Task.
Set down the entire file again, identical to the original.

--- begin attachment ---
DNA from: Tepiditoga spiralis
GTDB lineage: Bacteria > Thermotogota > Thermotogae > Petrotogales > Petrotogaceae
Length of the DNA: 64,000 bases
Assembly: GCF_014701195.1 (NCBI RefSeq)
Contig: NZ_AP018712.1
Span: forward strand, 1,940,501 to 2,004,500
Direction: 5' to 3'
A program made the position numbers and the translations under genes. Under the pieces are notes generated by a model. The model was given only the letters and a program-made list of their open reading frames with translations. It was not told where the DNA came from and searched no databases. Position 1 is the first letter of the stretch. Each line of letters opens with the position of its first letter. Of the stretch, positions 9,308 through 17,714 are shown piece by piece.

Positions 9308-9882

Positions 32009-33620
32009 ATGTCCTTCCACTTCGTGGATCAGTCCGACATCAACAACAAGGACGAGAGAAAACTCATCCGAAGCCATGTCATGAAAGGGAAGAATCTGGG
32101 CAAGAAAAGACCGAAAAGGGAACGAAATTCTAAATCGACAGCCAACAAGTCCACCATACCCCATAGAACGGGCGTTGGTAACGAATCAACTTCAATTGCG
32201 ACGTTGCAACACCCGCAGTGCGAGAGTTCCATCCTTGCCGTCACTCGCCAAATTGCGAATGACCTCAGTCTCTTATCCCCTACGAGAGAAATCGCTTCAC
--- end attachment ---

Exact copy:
DNA from: Tepiditoga spiralis
GTDB lineage: Bacteria > Thermotogota > Thermotogae > Petrotogales > Petrotogaceae
Length of the DNA: 64,000 bases
Assembly: GCF_014701195.1 (NCBI RefSeq)
Contig: NZ_AP018712.1
Span: forward strand, 1,940,501 to 2,004,500
Direction: 5' to 3'
A program made the position numbers and the translations under genes. Under the pieces are notes generated by a model. The model was given only the letters and a program-made list of their open reading frames with translations. It was not told where the DNA came from and searched no databases. Position 1 is the first letter of the stretch. Each line of letters opens with the position of its first letter. Of the stretch, positions 9,308 through 17,714 are shown piece by piece.

Positions 9308-9882

Positions 32009-33620
32009 ATGTCCTTCCACTTCGTGGATCAGTCCGACATCAACAACAAGGACGAGAGAAAACTCATCCGAAGCCATGTCATGAAAGGGAAGAATCTGGG
32101 CAAGAAAAGACCGAAAAGGGAACGAAATTCTAAATCGACAGCCAACAAGTCCACCATACCCCATAGAACGGGCGTTGGTAACGAATCAACTTCAATTGCG
32201 ACGTTGCAACACCCGCAGTGCGAGAGTTCCATCCTTGCCGTCACTCGCCAAATTGCGAATGACCTCAGTCTCTTATCCCCTACGAGAGAAATCGCTTCAC